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Selected research from leading health care experts whose findings have a direct bearing on public policies effecting medical progress. Research is chosen based on its quality and relevance by the Medical Progress Today editorial staff.

Selected Research

Effect of Introduction of the Pneumococcal Conjugate Vaccine on Drug-Resistant Streptococcus pneumoniae
Ruth Lynfield, M.D., Moe H. Kyaw, Ph.D., New England Journal of Medicine, 4-6-06

In this study, researchers attribute a significant decline in the number of drug-resistant pneumococcal infections among infants and older adults to pneumococcal conjugate vaccine inoculations.

Rates of invasive disease caused by penicillin-nonsusceptible strains and strains not susceptible to multiple antibiotics peaked in 1999 and decreased by 2004, from 6.3 to 2.7 cases per 100,000 (a decline of 57 percent; 95 percent confidence interval, 55 to 58 percent) and from 4.1 to 1.7 cases per 100,000 (a decline of 59 percent; 95 percent confidence interval, 58 to 60 percent), respectively.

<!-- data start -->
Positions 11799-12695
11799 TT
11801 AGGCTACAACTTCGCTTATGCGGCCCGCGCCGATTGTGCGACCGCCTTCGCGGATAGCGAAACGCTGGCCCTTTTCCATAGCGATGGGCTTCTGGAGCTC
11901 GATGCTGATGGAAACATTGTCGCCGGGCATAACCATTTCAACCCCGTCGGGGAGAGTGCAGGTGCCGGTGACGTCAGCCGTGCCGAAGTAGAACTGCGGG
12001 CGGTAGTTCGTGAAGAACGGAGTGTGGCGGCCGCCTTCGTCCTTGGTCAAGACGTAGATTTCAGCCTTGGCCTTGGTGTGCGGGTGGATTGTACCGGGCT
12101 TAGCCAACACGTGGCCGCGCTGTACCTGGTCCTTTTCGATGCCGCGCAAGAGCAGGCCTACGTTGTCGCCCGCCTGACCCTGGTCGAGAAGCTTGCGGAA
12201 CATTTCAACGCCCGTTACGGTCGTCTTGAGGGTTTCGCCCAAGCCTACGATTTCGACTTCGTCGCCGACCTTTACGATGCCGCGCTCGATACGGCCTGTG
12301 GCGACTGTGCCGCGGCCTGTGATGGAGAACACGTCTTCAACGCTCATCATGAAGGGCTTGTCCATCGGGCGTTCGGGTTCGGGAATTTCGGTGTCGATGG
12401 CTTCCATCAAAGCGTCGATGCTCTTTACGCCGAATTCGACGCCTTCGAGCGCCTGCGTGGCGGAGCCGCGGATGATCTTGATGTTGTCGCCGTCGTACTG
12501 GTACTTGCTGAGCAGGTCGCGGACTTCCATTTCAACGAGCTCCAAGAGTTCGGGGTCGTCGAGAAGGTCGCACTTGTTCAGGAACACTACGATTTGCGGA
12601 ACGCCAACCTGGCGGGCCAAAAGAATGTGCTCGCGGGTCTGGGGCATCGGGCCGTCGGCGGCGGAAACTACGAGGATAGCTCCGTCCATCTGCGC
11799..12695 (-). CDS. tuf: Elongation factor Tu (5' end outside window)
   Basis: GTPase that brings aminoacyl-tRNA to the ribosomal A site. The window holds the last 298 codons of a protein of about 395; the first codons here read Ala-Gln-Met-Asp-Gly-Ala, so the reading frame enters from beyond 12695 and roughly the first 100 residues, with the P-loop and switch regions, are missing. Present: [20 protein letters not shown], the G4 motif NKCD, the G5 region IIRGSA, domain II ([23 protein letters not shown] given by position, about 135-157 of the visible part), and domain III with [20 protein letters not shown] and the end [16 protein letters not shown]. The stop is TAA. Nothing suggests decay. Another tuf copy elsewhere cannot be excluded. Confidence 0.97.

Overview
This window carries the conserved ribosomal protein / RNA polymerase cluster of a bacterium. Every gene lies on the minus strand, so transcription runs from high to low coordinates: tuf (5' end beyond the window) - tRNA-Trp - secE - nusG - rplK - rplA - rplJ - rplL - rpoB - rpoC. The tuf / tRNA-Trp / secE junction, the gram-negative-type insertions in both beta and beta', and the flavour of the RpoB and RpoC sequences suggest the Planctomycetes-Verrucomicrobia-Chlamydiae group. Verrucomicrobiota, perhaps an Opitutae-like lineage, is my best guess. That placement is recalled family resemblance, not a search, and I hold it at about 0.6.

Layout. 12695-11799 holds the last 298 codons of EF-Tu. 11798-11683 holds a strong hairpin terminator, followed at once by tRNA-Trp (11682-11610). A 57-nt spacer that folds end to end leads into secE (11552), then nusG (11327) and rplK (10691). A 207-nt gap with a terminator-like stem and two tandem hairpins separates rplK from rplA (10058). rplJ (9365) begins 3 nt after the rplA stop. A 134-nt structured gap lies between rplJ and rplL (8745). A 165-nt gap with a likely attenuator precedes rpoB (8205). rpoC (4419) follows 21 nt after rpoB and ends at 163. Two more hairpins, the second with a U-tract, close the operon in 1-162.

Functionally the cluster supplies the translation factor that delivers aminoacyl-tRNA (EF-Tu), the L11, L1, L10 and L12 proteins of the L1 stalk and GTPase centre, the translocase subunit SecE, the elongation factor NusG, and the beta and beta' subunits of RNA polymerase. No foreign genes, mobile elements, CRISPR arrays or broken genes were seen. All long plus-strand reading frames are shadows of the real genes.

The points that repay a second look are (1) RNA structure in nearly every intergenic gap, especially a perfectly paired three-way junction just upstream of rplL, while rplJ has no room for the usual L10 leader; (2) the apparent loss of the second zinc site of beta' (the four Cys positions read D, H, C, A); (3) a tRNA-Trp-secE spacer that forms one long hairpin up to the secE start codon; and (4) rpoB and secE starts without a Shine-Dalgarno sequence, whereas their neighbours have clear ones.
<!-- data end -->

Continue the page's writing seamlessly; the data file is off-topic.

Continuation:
Among children under two years of age, disease caused by penicillin-nonsusceptible strains decreased from 70.3 to 13.1 cases per 100,000 (a decline of 81 percent; 95 percent confidence interval, 80 to 82 percent).

Among persons 65 years of age or older, disease caused by penicillin-nonsusceptible strains decreased from 16.4 to 8.4 cases per 100,000 (a decline of 49 percent). Rates of resistant disease caused by vaccine serotypes fell 87 percent. An increase was seen in disease caused by serotype 19A, a serotype not included in the vaccine (from 2.0 to 8.3 per 100,000 among children under two years of age).

Researchers concluded that "the rate of antibiotic-resistant invasive pneumococcal infections decreased in young children and older persons after the introduction of the conjugate vaccine."



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